Monday, October 10, 2011

A Mysterious, Romantic Eye, c. 1790-1830

Monday, October 10, 2011
Susan reporting:

I'm just returned from a glorious day at Winterthur Museum, Garden, & Library, and as is always the case, I've been inspired, awed, and amused. Established by Henry Francis du Pont, Winterthur's vast museum collection contains nearly 90,000 objects, featuring decorative and fine arts made or used in American from 1630-1860.

Obviously, not everything is on display at once, so there's always something new to discover as different pieces are cycled through the galleries or presented as part of special exhibitions.  The collection is wide-ranging and endlessly fascinating, from exquisite needlework to master cabinetry, priceless portraits to elegant chamberpots (a post on 19th c. bourdaloues  at Winterthur remains one of our all-time most popular.)  Over the next few weeks, I'll be sharing some of the most intriguing pieces I saw today.

One of my earliest blog posts was on "lovers' eyes", the small brooches and rings made popular in the late 18th c. by the Prince Regent and his lover Maria Fitzherbert. I've always liked them, and was delighted to spy this one today. Painted in watercolor on elephant ivory, this eye seemed particularly lively, which  makes me guess the rest of the lady was merry as well. That guess is as good as any, since the identity of both the lady and the recipient of this brooch have long been forgotten. The painting is framed by a gold snake swallowing its own tail – a sentimental symbol of eternity, and eternal love. It's a very small brooch,  only about an inch across, making it easy to wear secretly pinned inside a coat, or on the underside of a lapel. A most romantic little love token, isn't it?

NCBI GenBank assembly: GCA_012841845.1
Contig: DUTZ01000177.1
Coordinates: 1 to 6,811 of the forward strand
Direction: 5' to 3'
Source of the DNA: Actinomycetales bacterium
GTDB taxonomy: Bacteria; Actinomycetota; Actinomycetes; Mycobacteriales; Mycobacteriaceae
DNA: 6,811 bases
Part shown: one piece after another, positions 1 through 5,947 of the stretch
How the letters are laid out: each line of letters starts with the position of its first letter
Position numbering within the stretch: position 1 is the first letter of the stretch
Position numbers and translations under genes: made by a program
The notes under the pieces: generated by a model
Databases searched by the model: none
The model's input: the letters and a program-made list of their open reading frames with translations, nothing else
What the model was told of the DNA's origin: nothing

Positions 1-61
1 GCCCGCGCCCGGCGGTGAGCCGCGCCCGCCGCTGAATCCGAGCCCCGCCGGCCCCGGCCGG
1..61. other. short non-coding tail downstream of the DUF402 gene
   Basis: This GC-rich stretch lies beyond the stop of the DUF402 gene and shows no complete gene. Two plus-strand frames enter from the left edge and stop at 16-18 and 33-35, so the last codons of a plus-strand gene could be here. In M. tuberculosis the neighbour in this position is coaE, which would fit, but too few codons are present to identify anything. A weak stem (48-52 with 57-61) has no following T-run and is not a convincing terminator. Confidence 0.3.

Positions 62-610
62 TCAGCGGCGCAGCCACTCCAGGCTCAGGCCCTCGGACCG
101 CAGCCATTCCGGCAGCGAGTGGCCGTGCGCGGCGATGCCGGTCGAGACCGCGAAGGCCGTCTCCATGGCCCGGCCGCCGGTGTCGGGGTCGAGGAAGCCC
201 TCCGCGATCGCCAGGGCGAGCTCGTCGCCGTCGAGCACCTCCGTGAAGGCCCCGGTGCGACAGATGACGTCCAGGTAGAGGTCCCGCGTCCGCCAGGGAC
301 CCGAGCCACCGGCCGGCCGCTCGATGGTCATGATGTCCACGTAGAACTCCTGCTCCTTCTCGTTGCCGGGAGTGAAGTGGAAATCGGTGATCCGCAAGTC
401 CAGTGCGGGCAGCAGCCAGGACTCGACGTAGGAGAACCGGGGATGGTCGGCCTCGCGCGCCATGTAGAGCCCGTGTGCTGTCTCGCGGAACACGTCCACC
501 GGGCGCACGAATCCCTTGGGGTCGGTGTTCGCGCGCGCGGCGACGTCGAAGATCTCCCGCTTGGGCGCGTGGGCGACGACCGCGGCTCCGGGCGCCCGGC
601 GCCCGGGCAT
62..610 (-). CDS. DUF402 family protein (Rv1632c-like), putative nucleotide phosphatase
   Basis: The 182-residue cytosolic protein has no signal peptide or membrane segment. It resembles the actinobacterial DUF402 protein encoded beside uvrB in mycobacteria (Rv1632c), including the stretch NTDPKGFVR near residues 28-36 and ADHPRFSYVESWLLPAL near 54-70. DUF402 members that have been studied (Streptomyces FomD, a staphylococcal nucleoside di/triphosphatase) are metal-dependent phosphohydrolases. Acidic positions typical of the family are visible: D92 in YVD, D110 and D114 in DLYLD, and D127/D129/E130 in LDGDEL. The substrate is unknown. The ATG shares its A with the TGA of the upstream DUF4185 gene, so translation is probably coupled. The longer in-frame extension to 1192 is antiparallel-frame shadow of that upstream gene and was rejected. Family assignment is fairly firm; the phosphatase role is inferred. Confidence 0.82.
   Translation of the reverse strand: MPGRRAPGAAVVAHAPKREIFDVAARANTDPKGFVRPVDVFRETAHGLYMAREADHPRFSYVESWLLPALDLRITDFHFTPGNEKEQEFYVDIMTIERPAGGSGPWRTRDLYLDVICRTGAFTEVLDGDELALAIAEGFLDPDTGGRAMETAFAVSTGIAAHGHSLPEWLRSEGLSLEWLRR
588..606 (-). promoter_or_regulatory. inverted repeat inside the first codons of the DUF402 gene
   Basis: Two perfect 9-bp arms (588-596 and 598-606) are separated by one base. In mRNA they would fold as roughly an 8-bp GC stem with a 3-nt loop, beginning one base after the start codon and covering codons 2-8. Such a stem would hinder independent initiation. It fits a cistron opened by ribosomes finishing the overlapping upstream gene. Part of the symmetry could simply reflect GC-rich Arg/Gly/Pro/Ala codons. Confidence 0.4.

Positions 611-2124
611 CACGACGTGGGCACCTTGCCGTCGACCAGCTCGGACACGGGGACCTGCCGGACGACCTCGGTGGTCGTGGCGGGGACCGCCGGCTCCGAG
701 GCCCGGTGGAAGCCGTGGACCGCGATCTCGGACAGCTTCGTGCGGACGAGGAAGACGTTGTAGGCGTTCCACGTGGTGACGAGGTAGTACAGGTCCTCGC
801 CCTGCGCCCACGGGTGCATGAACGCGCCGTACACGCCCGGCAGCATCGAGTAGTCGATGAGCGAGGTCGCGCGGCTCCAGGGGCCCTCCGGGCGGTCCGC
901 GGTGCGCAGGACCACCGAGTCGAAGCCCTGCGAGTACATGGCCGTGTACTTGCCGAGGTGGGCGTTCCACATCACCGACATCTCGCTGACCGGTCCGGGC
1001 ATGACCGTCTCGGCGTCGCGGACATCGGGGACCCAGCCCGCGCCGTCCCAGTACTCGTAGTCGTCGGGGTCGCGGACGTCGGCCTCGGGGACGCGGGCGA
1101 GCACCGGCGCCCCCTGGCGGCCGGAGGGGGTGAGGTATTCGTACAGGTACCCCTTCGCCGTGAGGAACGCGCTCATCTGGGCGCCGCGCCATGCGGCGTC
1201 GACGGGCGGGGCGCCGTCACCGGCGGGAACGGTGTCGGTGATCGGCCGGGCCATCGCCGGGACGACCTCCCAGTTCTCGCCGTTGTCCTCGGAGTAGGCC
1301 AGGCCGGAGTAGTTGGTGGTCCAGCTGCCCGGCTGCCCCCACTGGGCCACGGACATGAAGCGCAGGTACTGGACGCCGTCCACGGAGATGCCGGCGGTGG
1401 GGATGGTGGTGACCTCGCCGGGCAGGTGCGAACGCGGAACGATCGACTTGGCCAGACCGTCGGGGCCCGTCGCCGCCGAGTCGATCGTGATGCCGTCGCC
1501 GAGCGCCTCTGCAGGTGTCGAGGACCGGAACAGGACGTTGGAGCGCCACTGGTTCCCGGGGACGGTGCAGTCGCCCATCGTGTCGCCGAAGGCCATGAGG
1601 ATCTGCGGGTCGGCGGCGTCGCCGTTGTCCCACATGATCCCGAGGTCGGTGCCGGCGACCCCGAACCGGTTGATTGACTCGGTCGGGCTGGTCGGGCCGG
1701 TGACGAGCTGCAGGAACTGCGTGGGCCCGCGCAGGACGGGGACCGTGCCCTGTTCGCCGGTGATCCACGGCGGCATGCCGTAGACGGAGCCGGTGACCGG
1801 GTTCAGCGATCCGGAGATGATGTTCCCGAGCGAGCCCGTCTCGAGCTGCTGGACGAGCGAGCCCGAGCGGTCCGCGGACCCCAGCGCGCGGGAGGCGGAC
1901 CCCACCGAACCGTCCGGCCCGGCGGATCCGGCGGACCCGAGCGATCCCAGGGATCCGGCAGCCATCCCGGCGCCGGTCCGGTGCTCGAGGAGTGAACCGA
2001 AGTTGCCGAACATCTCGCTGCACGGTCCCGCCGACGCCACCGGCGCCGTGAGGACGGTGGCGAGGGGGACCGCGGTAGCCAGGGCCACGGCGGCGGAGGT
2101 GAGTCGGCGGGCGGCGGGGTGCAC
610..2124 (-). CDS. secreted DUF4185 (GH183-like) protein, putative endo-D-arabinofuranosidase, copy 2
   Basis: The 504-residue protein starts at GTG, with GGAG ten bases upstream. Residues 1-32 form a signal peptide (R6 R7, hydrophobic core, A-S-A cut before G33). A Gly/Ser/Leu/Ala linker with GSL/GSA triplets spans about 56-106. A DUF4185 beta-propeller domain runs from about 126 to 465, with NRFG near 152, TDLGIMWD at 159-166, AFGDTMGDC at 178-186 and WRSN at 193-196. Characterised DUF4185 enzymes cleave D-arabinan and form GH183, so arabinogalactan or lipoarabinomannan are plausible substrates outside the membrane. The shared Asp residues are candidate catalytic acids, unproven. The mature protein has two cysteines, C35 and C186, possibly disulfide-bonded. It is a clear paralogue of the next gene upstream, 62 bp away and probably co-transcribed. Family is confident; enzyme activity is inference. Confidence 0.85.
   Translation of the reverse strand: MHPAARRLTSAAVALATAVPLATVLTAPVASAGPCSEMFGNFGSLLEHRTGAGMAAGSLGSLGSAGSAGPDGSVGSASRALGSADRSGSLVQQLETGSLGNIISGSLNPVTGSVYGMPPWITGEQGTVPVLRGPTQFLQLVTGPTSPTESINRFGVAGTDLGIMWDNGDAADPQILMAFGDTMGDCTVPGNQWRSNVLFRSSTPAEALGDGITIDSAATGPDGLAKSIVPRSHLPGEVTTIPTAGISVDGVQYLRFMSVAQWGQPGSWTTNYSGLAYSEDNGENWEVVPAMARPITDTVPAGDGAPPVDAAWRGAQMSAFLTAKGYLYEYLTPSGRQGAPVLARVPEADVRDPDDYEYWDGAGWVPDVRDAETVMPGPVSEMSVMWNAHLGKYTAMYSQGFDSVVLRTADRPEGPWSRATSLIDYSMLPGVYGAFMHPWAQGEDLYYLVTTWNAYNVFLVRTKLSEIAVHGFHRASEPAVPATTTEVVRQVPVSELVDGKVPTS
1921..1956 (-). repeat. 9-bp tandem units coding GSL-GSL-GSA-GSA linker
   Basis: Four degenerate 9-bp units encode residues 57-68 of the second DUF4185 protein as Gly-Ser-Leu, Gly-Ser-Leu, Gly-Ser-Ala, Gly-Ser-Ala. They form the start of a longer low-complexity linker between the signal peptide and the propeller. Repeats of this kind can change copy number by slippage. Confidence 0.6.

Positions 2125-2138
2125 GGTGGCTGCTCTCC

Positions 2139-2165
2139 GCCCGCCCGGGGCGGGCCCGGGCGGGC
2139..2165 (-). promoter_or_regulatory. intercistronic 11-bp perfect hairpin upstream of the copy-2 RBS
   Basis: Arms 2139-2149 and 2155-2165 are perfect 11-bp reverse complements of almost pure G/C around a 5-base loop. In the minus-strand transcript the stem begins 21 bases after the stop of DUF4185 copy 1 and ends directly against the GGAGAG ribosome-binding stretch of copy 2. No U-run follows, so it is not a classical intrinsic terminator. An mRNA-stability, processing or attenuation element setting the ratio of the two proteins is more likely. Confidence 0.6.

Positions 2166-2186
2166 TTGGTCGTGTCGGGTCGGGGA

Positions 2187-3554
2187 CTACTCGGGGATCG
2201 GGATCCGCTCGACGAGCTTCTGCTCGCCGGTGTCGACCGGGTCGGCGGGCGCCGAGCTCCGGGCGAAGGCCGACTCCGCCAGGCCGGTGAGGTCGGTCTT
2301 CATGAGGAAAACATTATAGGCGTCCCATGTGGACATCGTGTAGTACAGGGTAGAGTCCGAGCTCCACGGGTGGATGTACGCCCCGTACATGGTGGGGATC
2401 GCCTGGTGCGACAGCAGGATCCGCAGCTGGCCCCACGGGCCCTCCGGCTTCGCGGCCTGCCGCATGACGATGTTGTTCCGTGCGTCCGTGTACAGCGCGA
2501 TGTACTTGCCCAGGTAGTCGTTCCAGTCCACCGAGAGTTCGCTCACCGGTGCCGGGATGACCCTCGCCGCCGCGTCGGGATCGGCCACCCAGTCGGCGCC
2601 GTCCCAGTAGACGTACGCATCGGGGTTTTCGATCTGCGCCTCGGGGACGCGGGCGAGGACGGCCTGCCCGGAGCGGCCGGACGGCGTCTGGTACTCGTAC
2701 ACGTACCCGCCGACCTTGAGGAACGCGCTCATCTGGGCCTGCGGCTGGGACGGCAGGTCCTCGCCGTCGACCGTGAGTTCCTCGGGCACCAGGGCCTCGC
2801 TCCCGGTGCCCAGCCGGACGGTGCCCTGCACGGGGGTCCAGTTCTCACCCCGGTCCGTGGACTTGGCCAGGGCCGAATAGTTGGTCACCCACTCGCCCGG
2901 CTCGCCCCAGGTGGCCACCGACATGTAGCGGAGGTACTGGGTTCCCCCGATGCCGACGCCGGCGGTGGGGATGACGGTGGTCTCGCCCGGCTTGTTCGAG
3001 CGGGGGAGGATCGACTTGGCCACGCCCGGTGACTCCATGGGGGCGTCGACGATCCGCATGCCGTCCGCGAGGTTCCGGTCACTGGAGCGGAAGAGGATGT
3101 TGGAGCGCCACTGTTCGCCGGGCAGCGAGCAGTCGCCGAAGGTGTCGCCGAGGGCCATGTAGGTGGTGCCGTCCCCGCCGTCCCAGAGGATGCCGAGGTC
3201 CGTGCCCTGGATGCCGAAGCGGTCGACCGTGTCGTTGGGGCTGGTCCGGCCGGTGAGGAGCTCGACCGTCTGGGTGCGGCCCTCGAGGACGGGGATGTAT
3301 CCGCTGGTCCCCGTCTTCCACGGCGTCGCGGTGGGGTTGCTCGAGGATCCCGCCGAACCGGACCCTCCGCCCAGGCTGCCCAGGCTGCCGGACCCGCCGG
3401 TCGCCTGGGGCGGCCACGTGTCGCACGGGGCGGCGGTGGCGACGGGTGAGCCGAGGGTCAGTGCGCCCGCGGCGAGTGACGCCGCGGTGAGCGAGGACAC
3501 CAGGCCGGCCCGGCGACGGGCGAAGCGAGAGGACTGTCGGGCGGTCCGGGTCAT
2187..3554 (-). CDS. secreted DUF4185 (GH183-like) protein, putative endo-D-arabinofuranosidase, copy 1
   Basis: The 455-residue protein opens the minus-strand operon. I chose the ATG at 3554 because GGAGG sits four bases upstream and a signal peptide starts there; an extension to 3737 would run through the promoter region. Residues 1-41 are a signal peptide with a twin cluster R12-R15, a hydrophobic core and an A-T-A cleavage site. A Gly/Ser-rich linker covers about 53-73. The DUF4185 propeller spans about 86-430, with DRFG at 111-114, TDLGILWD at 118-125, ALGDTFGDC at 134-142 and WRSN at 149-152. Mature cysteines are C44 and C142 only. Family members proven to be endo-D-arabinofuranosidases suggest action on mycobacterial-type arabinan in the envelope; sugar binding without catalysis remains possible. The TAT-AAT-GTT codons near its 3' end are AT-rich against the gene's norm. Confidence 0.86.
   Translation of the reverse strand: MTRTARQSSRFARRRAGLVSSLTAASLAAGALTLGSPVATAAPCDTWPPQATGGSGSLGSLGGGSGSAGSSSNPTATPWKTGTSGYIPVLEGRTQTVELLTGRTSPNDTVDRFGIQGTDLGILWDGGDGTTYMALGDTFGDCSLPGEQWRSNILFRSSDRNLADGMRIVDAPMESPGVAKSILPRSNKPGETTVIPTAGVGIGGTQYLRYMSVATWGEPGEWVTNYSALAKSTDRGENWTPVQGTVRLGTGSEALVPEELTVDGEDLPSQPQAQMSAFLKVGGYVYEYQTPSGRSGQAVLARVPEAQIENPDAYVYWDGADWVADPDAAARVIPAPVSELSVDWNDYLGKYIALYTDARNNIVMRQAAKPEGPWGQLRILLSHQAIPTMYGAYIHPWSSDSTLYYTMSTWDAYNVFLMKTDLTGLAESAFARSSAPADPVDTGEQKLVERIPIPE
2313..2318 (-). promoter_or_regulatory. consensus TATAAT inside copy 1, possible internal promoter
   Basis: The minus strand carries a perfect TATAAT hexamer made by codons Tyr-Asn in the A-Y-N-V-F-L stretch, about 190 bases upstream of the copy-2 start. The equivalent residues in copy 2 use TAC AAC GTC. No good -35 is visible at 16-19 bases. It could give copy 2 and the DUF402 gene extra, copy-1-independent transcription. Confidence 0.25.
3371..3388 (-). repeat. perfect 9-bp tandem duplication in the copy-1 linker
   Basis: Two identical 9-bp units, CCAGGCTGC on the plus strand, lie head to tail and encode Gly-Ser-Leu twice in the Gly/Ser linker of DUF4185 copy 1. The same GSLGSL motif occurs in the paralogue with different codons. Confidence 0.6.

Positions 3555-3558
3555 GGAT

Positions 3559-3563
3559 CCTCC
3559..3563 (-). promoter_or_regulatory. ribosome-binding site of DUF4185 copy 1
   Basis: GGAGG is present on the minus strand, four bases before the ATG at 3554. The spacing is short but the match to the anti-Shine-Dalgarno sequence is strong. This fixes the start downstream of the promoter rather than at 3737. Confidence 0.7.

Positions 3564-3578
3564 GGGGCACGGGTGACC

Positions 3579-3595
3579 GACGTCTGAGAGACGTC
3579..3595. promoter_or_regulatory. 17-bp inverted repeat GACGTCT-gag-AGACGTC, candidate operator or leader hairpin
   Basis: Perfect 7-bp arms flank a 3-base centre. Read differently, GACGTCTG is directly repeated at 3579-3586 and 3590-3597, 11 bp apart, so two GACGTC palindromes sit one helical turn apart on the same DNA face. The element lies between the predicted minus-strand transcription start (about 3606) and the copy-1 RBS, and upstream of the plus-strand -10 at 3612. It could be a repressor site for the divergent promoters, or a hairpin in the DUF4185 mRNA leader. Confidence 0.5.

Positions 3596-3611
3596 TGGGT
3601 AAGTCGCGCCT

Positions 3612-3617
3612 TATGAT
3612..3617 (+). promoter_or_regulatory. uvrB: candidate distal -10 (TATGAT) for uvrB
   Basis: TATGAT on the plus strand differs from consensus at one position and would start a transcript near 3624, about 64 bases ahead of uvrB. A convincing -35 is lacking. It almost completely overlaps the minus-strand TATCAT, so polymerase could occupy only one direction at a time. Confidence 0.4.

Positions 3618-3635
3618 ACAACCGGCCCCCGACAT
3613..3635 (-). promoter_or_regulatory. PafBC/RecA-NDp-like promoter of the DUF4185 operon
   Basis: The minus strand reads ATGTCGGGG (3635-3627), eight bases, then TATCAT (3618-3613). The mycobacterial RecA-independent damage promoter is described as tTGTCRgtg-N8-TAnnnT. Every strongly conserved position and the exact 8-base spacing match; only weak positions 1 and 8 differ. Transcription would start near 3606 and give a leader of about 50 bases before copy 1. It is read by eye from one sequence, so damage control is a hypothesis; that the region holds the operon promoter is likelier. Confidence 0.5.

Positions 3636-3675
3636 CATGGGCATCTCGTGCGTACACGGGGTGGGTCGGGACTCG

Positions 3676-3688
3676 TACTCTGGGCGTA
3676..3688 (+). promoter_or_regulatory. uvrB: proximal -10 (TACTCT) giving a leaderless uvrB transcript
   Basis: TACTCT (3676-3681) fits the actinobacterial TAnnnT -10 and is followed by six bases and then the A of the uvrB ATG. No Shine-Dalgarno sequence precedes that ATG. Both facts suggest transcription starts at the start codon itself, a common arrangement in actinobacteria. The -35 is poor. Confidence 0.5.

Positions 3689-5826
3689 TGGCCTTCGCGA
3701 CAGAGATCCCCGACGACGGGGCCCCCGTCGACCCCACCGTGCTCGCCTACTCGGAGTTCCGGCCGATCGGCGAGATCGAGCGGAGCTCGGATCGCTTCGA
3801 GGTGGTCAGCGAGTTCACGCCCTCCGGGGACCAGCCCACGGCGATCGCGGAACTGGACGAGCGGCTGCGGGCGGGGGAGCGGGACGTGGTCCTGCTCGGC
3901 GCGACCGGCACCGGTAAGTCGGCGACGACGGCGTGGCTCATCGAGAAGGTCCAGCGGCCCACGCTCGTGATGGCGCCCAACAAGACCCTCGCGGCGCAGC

Above: Pin/Brooch, England or America; 1790-1830, Winterthur Museum Collections, Gift of Roland E. Jester in memory of Margo Jester.


Louise Partain said...

This reminds me of Jo Beverly's book, A Lady's Secret, in which his daughter carries a picture of the Marquess of Rothgar's eye which was given to her mother during a youthful indiscretion.

Britcellist said...

Is that where the phrase "I'm keeping an eye on you" comes from?

Also how about a version of bourdelouer? "Port a loo"


Michelle said...

I'd never heard of those -- they're so neat and romantic!

nightsmusic said...

I've always thought they're so nifty and yet, a tiny bit creepy as well, but then again, I've read way too much Stephen King...

It had to take a very skilled hand though to paint that in such detail.

Shortbread and Ginger said...

What a strange item - I agree, it's perhaps a bit creepy!
Liz @ Shortbread & Ginger

Dina said...

I love it!

Margaret Porter said...

The art museum in Birmingham will soon mount an entire exhibition of lover's eyes:

There is a forthcoming scholarly work and descriptive catalogue, published in hardcover:

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